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Nucleic Acids Res. 2014 Jan;42(Database issue):D744-8. doi: 10.1093/nar/gkt1250. Epub 2013 Dec 5.

mVOC: a database of microbial volatiles.

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University of Rostock, Institute of Biological Sciences, Rostock 18059, Germany, Charité-University Medicine Berlin, Structural Bioinformatics Group, Institute of Physiology & Experimental Clinical Research Center, Berlin 13125, Germany and Charité-University Medicine Berlin, Division of General Pediatrics, Department of Pediatric Oncology and Hematology, Berlin 13353, Germany.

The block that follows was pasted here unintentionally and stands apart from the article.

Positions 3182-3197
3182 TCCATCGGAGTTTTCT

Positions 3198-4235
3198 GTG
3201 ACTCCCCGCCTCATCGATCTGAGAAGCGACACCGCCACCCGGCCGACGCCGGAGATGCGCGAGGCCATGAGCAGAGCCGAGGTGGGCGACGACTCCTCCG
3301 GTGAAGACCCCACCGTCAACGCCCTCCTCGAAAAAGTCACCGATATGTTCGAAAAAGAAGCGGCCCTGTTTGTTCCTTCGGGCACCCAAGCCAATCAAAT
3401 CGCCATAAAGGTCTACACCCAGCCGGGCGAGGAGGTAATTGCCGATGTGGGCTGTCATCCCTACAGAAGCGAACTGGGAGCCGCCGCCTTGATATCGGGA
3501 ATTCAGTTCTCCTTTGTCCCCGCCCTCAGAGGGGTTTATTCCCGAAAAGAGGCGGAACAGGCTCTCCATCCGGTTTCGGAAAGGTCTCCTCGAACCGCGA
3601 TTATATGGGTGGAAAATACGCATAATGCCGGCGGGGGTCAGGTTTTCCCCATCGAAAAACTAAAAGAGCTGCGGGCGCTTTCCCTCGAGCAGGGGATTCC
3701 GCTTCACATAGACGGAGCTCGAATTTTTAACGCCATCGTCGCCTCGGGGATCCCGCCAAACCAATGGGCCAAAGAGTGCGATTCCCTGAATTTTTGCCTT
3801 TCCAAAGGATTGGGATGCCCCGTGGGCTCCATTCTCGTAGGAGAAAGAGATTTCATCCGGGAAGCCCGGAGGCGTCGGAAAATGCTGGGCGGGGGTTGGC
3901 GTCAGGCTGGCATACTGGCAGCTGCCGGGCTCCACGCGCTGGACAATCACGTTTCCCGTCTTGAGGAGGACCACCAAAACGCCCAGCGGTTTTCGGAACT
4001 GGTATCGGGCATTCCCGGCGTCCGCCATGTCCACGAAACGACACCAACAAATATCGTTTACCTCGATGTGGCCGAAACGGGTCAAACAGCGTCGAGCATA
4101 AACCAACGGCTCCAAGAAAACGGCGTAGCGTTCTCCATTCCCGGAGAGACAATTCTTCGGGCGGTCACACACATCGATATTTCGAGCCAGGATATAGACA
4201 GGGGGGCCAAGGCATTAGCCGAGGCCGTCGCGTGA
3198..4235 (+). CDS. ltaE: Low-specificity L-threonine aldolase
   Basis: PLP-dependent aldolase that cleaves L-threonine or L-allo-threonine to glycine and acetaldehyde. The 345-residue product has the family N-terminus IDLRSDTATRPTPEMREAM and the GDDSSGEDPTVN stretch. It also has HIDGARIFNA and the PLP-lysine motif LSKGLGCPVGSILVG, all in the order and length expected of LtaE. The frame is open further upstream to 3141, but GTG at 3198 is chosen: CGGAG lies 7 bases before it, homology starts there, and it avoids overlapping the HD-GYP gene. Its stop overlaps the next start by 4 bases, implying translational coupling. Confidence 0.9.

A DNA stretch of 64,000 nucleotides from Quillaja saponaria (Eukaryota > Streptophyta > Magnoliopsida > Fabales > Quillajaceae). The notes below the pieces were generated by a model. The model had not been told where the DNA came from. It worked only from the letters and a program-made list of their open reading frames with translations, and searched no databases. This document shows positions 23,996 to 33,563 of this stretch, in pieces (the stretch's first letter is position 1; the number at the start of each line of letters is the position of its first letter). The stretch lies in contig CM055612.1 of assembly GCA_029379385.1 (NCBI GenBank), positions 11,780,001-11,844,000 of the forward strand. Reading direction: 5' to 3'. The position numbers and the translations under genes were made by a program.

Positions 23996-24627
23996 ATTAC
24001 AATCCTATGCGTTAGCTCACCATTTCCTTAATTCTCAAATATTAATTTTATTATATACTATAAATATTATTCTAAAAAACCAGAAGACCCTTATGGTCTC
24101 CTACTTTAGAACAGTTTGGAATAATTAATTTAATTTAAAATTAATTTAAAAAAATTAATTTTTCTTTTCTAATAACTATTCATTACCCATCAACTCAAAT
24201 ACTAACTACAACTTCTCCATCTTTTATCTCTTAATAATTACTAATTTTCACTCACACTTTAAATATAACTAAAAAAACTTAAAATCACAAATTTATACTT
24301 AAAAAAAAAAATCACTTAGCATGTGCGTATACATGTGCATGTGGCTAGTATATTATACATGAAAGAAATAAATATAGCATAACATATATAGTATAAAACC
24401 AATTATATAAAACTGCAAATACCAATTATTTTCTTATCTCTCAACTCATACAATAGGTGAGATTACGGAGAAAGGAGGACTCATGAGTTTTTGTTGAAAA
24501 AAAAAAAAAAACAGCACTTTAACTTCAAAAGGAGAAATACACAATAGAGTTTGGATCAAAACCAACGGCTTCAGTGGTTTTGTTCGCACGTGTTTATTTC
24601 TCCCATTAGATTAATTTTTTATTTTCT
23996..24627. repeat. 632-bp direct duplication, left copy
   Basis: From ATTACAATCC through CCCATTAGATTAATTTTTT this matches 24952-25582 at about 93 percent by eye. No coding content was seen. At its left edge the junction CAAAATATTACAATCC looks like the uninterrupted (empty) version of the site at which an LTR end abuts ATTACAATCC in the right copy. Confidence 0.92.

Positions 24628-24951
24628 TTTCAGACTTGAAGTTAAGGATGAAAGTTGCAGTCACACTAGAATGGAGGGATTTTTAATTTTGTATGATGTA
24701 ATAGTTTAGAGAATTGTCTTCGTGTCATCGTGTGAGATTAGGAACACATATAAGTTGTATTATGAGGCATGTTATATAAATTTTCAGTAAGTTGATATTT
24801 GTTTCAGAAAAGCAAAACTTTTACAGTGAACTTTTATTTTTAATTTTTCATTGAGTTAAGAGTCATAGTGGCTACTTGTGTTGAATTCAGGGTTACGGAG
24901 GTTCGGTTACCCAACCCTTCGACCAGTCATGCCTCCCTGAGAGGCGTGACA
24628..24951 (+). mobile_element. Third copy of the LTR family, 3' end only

Scents are well known to be emitted from flowers and animals. In nature, these volatiles are responsible for inter- and intra-organismic communication, e.g. attraction and defence. Consequently, they influence and improve the establishment of organisms and populations in ecological niches by acting as single compounds or in mixtures. Despite the known wealth of volatile organic compounds (VOCs) from species of the plant and animal kingdom, in the past, less attention has been focused on volatiles of microorganisms. Although fast and affordable sequencing methods facilitate the detection of microbial diseases, however, the analysis of signature or fingerprint volatiles will be faster and easier. Microbial VOCs (mVOCs) are presently used as marker to detect human diseases, food spoilage or moulds in houses. Furthermore, mVOCs exhibited antagonistic potential against pathogens in vitro, but their biological roles in the ecosystems remain to be investigated. Information on volatile emission from bacteria and fungi is presently scattered in the literature, and no public and up-to-date collection on mVOCs is available. To address this need, we have developed mVOC, a database available online at

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